Council Appears Before Parliamentary Trade, Ag Committees22 November 2013
CANADA - The Chair of the Canadian Pork Council (CPC), Jean-Guy Vincent, and CPC’s Executive Director, Martin Rice, appeared before the House of Commons Standing Committee on Agriculture and Agri-Food and the House of Commons Standing Committee on International Trade this week as witnesses to the committee's study on Canada-European Union Comprehensive Economic and Trade Agreement (CETA).
Canadian producers recognize the importance of trade and welcome the Canadian government’s efforts to expand economic ties with the EU through a comprehensive economic partnership agreement.
"The solid trade deal that has been negotiated with the EU could increase Canadian pork exports by up to $400 million a year. This is by far the best opportunity Canada will have for many years to acquire new access to this important pork market," stated CPC Chair Jean-Guy Vincent to the committee.
"Today there are four Canadian pork plants that have achieved eligibility to export to the European Union," added Mr Vincent. "With the promise of larger quotas and with the resolution of quota administration barriers, CETA will encourage additional plants to seek certification."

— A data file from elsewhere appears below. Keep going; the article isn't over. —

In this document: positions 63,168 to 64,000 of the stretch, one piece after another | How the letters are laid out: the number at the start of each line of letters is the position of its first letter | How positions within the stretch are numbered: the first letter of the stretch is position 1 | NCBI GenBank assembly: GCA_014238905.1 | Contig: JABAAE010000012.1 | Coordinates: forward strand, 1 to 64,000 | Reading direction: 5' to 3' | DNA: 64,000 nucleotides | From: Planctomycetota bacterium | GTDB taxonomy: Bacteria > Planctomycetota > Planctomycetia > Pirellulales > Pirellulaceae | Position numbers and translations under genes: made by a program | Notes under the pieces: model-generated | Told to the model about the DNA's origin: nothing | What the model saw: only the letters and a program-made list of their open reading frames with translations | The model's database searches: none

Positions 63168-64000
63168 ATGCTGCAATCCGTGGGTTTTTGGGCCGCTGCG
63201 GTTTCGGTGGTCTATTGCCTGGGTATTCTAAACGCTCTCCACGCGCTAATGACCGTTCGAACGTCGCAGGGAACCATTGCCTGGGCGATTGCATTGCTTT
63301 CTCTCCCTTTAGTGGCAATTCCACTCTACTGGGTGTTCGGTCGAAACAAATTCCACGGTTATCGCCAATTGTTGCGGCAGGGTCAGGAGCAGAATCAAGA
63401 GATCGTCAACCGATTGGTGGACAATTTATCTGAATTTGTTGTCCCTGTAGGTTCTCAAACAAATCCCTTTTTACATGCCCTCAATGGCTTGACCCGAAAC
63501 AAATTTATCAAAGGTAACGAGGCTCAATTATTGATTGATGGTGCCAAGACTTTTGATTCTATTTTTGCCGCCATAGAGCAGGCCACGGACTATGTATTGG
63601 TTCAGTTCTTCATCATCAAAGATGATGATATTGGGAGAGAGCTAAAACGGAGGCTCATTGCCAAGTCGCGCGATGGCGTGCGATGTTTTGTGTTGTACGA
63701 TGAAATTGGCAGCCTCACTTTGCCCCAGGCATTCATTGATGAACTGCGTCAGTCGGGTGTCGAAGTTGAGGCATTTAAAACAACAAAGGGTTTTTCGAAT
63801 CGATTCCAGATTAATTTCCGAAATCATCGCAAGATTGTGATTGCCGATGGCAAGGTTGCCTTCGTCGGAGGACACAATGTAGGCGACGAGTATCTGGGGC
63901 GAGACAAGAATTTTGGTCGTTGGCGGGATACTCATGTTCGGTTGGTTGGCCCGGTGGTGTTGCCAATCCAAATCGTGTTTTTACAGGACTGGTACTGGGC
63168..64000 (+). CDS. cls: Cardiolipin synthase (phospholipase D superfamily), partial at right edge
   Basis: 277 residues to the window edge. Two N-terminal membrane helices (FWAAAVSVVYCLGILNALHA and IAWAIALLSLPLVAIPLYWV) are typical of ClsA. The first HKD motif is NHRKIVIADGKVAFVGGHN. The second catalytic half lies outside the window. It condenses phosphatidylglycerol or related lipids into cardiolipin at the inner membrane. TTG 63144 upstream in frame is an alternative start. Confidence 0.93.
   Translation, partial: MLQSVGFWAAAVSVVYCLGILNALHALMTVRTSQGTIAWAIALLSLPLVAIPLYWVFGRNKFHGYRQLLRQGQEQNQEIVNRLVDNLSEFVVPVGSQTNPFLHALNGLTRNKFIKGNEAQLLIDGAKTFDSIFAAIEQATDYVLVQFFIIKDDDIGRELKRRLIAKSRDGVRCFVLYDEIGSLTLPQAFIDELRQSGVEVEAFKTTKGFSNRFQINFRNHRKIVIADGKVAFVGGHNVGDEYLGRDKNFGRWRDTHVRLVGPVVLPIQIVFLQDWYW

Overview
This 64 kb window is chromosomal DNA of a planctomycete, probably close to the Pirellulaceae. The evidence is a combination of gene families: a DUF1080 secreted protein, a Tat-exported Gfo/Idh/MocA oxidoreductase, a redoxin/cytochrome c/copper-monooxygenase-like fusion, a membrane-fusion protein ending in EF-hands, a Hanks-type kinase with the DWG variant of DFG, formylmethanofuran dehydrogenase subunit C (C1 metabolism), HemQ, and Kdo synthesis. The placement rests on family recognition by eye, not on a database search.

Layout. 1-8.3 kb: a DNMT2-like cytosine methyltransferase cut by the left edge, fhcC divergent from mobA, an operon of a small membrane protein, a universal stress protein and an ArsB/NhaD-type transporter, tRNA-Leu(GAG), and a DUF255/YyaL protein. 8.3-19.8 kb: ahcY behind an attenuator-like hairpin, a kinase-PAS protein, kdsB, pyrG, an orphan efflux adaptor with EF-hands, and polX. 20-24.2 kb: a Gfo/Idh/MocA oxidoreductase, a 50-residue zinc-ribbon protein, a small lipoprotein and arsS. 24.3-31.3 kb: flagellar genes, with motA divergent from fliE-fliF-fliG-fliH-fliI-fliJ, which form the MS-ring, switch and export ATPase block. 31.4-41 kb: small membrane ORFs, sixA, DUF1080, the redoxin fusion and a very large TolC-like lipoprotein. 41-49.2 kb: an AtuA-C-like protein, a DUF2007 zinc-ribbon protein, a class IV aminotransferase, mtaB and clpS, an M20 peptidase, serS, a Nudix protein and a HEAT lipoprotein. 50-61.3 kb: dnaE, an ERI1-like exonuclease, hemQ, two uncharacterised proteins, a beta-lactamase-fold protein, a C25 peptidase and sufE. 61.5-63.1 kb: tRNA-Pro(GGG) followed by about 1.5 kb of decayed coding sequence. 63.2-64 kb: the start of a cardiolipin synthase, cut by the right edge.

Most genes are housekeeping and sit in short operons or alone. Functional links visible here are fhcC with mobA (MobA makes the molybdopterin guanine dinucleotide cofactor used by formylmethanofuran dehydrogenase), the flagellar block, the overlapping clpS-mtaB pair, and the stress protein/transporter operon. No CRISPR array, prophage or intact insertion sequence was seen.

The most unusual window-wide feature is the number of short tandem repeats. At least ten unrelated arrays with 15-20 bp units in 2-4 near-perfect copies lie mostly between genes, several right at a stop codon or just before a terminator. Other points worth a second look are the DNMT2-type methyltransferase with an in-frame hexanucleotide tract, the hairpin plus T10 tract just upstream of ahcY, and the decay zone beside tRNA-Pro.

The Canadian pork industry has had a European presence for over 15 years through the SIAL Paris trade show and ANUGA Agri-Food Fair in Cologne Germany. ANUGA is noted as the largest food fair in the world with approximately 6,660 exhibitors and 160,000 visitors from over one hundred countries. The deal has not even been signed and Canadian companies have already noticed an increase in the number of visitors from the EU stopping at the Canadian pork exhibition.
The Canadian pork industry has faced serious challenges in terms of its ability to compete in the world market in the recent past, including a strong Canadian dollar, historically high grain prices and the world economic slowdown. However, the industry has managed to overcome these challenges with a smaller but highly competitive hog sector.
The world economy will continue to evolve and the government cannot afford to overlook or suspend any efforts that can improve the industry’s market access due to political rhetoric. The Canadian pork industry appreciates the government’s determination to follow through and complete the deal with the EU.
Canada is the world's third largest pork exporter and represents 20 per cent of world pork trade. In 2012 Canadian pork was exported to over 100 countries.
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